Not all medical studies are equal: A physician-journalist explains how to evaluate scientific evidence
(Photo by ChrisAnna Mink)
Dr. Seema Yasmin, a health officer for the Centers for Disease Control and Prevention (CDC), was investigating an outbreak of invasive Group A streptococcal infections, also called flesh-eating bacteria, on a Native American reservation, when she had a “journalism ah-ha moment.” She was interviewing a mother worried about protecting her young children. Yasmin told her that hand washing would keep her family safe, not realizing there was no running water.
Suddenly Yasmin understood: “If I’m going to be an effective public health doctor, I’m going to have to learn about communication and effective storytelling.”
Yasmin, now an author and a CNN medical analyst who worked for the Epidemic Intelligence Services of the CDC, shared her insights about health reporting last week with the USC Center for Health Journalism 2023 Health Equity Fellows. Bridging the disconnect between the scientists who generate and disseminate information and the people it impacts has been a driving force for her work.
Yasmin began her talk with her childhood, as it determined her path and continues to influence her approach to reporting.
“It’s important to share why we do what we do,” she said.
She was born in England into a conservative Indian Muslim family. Her mother chose to leave behind the traditional expectations for women in her culture to attend university. Yasmin was 5 years old, and when her mother went to class, university librarians and science documentaries became her babysitters. That’s when she developed the love of science that led her to medical school.
In a conversation with Jacqueline Stenson, project manager for the Center for Health Journalism, Yasmin offered tips for smart reporting on health and medical research.
Journalists should be as diligent about examining where information comes from as they are about verifying the information itself.
“I want to highlight not just fact checking, but also source checking,” she said.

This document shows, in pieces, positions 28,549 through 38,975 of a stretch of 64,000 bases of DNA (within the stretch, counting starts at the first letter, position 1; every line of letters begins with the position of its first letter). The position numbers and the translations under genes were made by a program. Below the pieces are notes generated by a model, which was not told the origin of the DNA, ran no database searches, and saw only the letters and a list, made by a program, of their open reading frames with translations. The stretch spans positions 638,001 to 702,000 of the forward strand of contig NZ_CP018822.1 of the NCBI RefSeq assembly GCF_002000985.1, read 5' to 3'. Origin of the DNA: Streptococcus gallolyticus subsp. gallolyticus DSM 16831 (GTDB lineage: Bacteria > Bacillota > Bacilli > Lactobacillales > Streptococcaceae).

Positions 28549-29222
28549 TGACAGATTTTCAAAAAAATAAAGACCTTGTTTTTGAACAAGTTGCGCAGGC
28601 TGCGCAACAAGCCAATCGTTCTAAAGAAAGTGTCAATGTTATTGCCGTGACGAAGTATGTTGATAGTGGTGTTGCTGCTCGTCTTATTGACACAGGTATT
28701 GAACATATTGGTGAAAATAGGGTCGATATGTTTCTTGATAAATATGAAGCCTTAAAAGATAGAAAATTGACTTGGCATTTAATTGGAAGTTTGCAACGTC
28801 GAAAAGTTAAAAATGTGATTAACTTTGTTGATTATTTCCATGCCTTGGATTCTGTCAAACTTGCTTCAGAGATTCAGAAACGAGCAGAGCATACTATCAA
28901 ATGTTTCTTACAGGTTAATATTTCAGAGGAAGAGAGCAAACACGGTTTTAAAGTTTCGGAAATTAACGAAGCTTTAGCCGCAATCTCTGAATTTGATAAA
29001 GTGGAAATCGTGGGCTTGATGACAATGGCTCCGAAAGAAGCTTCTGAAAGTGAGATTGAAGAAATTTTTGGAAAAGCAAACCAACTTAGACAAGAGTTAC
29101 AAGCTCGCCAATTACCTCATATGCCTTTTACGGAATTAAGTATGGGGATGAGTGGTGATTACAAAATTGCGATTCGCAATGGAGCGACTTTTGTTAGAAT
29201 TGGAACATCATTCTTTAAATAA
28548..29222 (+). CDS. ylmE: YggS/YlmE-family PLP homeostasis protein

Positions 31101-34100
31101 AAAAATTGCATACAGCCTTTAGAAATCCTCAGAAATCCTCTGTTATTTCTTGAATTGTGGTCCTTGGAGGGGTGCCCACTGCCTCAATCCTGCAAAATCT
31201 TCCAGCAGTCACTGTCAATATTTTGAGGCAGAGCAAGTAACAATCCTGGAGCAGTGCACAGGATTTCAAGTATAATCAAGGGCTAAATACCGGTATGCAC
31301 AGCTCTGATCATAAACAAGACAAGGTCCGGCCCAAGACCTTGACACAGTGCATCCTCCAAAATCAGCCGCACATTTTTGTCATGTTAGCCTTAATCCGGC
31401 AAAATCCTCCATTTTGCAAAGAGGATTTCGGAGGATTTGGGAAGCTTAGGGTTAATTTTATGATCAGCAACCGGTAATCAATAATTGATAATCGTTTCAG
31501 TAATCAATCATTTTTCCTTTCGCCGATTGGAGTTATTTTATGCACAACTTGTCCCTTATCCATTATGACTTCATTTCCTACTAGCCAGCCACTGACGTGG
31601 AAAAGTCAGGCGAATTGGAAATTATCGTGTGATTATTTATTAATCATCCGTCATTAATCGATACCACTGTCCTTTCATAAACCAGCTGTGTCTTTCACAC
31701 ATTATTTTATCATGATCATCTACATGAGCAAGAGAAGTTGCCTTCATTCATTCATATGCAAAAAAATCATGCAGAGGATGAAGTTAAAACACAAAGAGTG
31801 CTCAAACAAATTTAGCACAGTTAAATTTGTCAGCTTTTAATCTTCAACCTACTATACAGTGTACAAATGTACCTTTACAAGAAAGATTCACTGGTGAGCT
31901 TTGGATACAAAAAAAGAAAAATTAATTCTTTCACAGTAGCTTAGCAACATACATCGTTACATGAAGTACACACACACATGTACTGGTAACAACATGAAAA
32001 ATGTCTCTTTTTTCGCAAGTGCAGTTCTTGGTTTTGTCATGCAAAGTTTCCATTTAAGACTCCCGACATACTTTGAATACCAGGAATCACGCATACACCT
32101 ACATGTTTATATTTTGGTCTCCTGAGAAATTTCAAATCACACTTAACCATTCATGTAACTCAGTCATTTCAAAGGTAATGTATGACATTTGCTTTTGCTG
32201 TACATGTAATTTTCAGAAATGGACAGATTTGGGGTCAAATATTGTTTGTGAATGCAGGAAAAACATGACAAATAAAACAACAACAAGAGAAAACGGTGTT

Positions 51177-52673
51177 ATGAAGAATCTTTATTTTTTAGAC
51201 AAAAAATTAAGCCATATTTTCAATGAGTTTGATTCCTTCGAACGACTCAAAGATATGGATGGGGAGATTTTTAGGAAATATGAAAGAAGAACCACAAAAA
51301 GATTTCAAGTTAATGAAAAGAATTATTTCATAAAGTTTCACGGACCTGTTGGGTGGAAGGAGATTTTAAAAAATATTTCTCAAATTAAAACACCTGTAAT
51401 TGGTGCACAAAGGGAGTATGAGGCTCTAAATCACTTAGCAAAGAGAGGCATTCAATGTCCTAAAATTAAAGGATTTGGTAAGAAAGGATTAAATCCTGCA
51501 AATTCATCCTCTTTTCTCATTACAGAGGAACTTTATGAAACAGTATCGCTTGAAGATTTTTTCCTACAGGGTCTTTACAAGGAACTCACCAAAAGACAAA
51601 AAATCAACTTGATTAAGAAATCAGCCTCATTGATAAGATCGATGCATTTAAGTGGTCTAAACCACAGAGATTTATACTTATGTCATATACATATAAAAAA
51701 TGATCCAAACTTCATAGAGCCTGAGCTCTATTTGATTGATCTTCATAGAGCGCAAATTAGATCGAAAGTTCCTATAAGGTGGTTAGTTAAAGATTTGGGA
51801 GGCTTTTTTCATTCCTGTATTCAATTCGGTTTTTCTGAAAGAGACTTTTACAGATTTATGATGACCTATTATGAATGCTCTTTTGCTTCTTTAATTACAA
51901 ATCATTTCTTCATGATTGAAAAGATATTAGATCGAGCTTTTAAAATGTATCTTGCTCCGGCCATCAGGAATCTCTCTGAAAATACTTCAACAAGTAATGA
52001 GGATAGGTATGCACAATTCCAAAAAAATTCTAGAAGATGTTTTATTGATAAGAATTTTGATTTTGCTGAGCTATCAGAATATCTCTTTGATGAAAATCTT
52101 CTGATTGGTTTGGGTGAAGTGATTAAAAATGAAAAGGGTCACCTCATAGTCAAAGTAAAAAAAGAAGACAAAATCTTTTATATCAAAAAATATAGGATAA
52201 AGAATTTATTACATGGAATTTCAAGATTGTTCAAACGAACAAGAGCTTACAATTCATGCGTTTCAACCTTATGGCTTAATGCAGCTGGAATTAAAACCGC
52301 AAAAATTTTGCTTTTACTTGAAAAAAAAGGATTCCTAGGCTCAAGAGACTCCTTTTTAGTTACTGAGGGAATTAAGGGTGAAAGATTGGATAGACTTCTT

PubMed is a good resource for finding research and experts on a topic, but it can be overwhelming. Yasmin said reporters can consider a journal’s impact factor, a score for how often the publication is cited by researchers. Well-respected journals such as Nature and The New England Journal of Medicine can also provide reliable sources.
Understand that not all scientific studies are equal.
She reviewed the hierarchy for quality of medical studies, using a pyramid for the strength of scientific evidence, with the top being the strongest. At the pinnacle are meta reviews, which involve the evaluation of multiple, even hundreds of studies providing data from different sources. Just below meta reviews are randomized placebo-controlled trials, which are usually double-blinded, meaning neither the participant nor the researcher knows who is getting treatment or a placebo.
Next are cohort studies and then case control studies. Both compare different groups but their designs differ. Cohort studies look at disease occurrence in exposed and non-exposed groups, for example rates of asthma among people living near a highway compared to those who don’t. Case control studies look at people with a disease (cases) compared to people without it (controls). At the bottom of the pyramid are expert opinion pieces.
Know what you’re getting in pre-prints.
Preprints, early drafts of research reports, garnered a lot of attention in recent years, especially during the COVID-19 pandemic. These papers may appear on the websites of well-regarded journals or open-source websites, but they haven’t been peer-reviewed – independently analyzed by experts in the field. Peer review is the gold standard for scientific and academic research. “This gives it legitimacy and credibility,” Yasmin said.
Interrogate medical studies by asking these questions:
● What are the conflicts of interests for the study authors?
● How was the study funded?
● Where does the author’s department get funding?
● Which findings are statistically significant and which are not?
● What question was the study designed to answer?
● Do the results speak to that?
● What are the limitations of the study?
Yasmin also cautioned journalists not to rely solely on a press release, but to talk with the researchers who performed the study.
Stenson asked about Yasmin experiences combating misinformation, especially during COVID-19. , “It’s not a new problem,” Yasmin said. ”That’s the reason I wrote “What the Fact?!,” a book on the topic.
Sometimes, she said, how we talk about science can be alienating. She gave the example of the changing recommendations about the utility of masks early in the pandemic. Experts initially said they weren’t helpful, then changed the message and urged everyone to wear masks. Instead of understanding that science is a process and new evidence can lead to new recommendations, some people lost trust in medical experts amid the confusion and contradictory guidance.
“The long-term solution is to build science literacy,” said Yasmin.